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Re^3: Why upgrade perl?

by Laurent_R (Canon)
on May 20, 2013 at 18:54 UTC ( [id://1034387] : note . print w/replies, xml ) Need Help??

in reply to Re^2: Why upgrade perl?
in thread Why upgrade perl?

As I said, I do not really know the details. This is not my main work, but an application for which I only work occasionally. It was previously working on 5.8, if I remember correctly (or perhaps 5.10, but I think it was 5.8), and they decided to upgrade because they wanted to use threads in a new framework developped internaly, and, apparently, it does make a difference. I do not know the details personally, but I would tend to trust the person who proposed that upgrade decision, because I know it is someone who usually knows fairly well what he is doing.

But the point is that the improvement was compared to Perl 5.8, not a more recent version.

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Re^4: Why upgrade perl?
by BrowserUk (Patriarch) on May 20, 2013 at 19:20 UTC
    As I said, I do not really know the details.

    Okay thanks.

    I'm always interested in staying abreast of changes and improvements in the threading support as I make a great deal of use of them. So any time I think I've missed something I try to track down more information.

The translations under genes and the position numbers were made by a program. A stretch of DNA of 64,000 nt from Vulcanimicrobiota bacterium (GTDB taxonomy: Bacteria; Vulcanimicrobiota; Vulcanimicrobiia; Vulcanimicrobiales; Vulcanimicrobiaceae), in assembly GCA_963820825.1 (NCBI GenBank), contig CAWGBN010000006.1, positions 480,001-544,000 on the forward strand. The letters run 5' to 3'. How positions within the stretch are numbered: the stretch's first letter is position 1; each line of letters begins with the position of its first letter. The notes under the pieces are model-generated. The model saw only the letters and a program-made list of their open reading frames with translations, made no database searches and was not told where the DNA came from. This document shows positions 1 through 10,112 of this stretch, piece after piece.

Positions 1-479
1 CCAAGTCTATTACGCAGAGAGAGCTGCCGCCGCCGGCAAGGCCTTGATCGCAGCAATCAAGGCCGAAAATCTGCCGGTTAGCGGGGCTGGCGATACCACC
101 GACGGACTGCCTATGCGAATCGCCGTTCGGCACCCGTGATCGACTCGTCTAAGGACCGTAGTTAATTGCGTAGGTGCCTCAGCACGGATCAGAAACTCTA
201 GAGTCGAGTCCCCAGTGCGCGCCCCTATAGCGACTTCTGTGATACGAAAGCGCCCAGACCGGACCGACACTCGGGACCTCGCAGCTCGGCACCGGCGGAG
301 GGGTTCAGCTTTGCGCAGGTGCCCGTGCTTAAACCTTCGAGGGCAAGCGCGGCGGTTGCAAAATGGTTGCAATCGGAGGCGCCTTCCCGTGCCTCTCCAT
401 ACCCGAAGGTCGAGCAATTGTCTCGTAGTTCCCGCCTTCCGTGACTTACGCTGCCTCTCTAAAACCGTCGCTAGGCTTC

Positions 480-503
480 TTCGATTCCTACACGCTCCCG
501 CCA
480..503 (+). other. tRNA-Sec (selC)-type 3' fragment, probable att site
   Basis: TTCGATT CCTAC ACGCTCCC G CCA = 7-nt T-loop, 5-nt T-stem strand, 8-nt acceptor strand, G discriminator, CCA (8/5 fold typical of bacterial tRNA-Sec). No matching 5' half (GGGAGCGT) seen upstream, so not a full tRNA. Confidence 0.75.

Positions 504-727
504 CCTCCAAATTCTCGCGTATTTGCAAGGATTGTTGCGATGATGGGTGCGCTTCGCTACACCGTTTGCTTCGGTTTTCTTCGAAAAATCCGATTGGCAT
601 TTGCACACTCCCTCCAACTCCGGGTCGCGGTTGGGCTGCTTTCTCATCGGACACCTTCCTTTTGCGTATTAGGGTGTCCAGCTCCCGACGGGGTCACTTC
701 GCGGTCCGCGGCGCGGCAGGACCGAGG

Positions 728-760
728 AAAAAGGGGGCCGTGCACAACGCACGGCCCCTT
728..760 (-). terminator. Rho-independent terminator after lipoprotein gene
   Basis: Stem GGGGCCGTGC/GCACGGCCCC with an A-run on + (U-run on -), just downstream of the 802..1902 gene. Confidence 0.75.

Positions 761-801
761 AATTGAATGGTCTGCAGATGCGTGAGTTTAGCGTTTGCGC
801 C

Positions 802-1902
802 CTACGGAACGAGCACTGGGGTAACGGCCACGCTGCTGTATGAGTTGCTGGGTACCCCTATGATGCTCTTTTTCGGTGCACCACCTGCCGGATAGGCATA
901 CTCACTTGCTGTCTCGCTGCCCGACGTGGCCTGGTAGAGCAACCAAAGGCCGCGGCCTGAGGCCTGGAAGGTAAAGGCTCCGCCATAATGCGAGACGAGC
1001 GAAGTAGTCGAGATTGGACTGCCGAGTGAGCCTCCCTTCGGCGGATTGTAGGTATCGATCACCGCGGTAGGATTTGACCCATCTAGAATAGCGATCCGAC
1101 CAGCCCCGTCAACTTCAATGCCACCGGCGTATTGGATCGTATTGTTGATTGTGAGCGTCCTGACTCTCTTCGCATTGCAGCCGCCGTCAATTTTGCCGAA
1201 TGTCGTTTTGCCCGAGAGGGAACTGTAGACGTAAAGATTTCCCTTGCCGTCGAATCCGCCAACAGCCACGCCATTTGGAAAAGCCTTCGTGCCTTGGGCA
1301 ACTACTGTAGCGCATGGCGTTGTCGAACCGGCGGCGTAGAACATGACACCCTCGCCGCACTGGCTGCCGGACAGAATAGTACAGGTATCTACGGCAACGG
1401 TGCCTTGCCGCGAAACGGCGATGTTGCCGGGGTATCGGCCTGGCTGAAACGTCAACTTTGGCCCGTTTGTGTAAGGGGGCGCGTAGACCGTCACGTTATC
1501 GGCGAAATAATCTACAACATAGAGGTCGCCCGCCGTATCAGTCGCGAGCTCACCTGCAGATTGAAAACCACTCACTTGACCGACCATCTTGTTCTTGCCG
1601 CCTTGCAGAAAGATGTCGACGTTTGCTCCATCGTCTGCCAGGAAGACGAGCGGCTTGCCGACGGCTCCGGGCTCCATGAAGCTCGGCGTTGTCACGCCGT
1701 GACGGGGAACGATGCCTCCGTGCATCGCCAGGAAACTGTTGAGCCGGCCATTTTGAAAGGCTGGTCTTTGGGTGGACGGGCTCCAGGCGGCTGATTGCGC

With the rise and rise of 'Social' network sites: 'Computers are making people easier to use everyday'
    Examine what is said, not who speaks -- Silence betokens consent -- Love the truth but pardon error.
    "Science is about questioning the status quo. Questioning authority".
    In the absence of evidence, opinion is indistinguishable from prejudice.

      I don't think these could be classified as "much better" improvements to Perl's threads, but there are some bug fixes listed in perl5160delta that target threads. Perl 5.18.0 has some additional fixes, but they appear less significant than those in 5.16.0. However, at least one of the bug fixes under 5.18.0 targets threads on Win32, which I think is one of platforms you commonly use.

      If your code isn't tickling any of those bugs, fixes to thread support alone probably wouldn't be sufficient motivation to upgrade. For me, some of the Unicode support improvements found in 5.16.x were motivation enough to migrate to 5.16.

      The list of modules that are broken in ways incompatible with Perl 5.18 is still significant enough, in my opinion, to wait awhile for module authors to have time to respond to the wake up call and fix their code that relies on hash order. I installed it in a perlbrew environment to see which, if any, of the modules that I frequently employ were going to be problematic, and discovered at least one that needs to have a broken test fixed.